Today at the library book sale I found a trio of books from the Landmark Books series by Random House.
Over the years I have slowly picked up some of the books from this series, and I actually need to someday pull them all together to see which ones that I have.
The Landmark Books are interesting as they are examples of ‘Living Books.’
Living books is a term that was coined by the English educator Charlotte Mason who taught in the late 1800’s and early 1900’s.
Charlotte Mason said that living books were those that “spark the imagination of the child through the subject matter.”
Charlotte Mason was a proponent of Home Education and many of her concepts are still used today by those who home school. I also found out that the Landmark Books are popular with home school families.
Living books are usually written by one person who has a passion for the subject and writes in conversational or narrative style. The books pull you into the subject and involve your emotions, so it’s easy to remember the events and facts. Living books make the subject “come alive.”
The book above is a classic example. Lee and Grant at Appomattox is by MacKinlay Kantor who definitely had a passion for the Civil War. Kantor is best known for his novel Andersonville which won the Pulitzer Prize.
Many living books could also be classed as Historical Fiction as they cover historical events.
Gettysburg is another book in the series and it is also written by MacKinlay Kantor. I remember reading this one when I was in grade school and it was a great narrative of the battle. I remember our grade school library having a shelf full of the Landmark Books and I would often take several of them home to read over the weekend.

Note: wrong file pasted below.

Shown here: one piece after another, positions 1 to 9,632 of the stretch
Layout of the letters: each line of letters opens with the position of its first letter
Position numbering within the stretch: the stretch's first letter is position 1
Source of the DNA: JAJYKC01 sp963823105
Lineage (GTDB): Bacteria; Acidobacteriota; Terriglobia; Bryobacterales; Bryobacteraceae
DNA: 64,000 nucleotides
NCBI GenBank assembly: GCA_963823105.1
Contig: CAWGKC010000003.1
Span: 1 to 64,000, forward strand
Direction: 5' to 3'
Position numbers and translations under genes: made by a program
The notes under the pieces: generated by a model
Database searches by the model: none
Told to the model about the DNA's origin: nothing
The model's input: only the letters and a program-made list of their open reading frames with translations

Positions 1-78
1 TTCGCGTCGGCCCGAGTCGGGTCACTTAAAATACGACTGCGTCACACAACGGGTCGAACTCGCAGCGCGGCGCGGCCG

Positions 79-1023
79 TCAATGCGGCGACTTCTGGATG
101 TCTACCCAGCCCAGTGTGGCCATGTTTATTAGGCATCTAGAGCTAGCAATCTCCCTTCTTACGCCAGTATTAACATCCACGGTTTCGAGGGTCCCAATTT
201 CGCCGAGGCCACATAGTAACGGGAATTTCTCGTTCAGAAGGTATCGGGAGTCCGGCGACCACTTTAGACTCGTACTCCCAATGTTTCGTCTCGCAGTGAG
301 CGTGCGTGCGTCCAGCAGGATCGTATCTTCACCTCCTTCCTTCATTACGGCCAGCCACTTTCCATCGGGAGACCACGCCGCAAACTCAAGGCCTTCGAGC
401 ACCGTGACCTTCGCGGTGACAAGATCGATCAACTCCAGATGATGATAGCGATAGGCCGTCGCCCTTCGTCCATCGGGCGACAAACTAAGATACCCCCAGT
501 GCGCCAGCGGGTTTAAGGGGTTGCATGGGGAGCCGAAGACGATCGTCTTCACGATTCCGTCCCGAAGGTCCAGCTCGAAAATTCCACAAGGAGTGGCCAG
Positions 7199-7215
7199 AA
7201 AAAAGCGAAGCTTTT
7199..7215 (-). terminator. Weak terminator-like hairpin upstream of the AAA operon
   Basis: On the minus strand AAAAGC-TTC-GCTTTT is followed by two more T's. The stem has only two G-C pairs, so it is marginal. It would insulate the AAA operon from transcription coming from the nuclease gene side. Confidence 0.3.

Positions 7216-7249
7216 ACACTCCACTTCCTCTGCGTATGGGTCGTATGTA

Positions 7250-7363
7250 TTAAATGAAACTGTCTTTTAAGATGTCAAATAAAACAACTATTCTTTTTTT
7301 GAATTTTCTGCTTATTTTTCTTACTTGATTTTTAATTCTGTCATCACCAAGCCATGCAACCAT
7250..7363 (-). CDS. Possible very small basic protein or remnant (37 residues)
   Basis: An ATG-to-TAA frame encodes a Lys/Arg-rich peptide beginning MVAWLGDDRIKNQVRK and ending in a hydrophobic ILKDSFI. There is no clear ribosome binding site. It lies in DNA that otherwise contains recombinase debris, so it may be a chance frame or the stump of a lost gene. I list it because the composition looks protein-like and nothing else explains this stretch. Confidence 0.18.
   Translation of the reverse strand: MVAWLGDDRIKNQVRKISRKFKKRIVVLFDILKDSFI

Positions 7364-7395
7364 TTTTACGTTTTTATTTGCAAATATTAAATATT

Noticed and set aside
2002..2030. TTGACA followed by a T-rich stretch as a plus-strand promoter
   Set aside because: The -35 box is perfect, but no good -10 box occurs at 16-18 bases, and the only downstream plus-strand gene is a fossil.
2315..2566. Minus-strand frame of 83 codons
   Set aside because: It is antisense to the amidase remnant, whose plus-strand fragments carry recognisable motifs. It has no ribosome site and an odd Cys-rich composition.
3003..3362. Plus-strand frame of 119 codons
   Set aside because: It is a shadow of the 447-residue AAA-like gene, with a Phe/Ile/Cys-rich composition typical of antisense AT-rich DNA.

I will get to the third title that I picked up today, but want to slip this one in since it is also about the Civil War. This is one of the books in the series that I already had here at home. Stonewall Jackson by Jonathan Daniels is about the Confederate General, but unlike the books above it also covers his entire life story. It is very import in historical accounts to know the backgrounds of the participants. How did they get to that point in their lives? is a very important question to ask.
The Panama Canal is by Bob Considine who was a well know journalist and commentator. This is another one of the books that I remember reading years ago. Reading living books like this one is what helped build my knowledge of history and geography.
What are Landmark Books?
Each is a book that brings to life a great event in our nation’s past. Each is designed to be rich, rewarding reading, capable of stirring the reader’s heart as well as his mind. Each is intended to arouse not only an interest in the course of history, but an understanding of how the democracy that is our heritage was forged.
I believe that Charlotte Mason would definitely agree with this mission statement.
You can also see listed the first 20 books of the Landmark Books. I am not sure how many of these that I have, but this is just the beginning of the series. There are 122 titles in the Landmark Books series and another 63 titles in the World Landmark Books series.
Do you remember reading any of these books?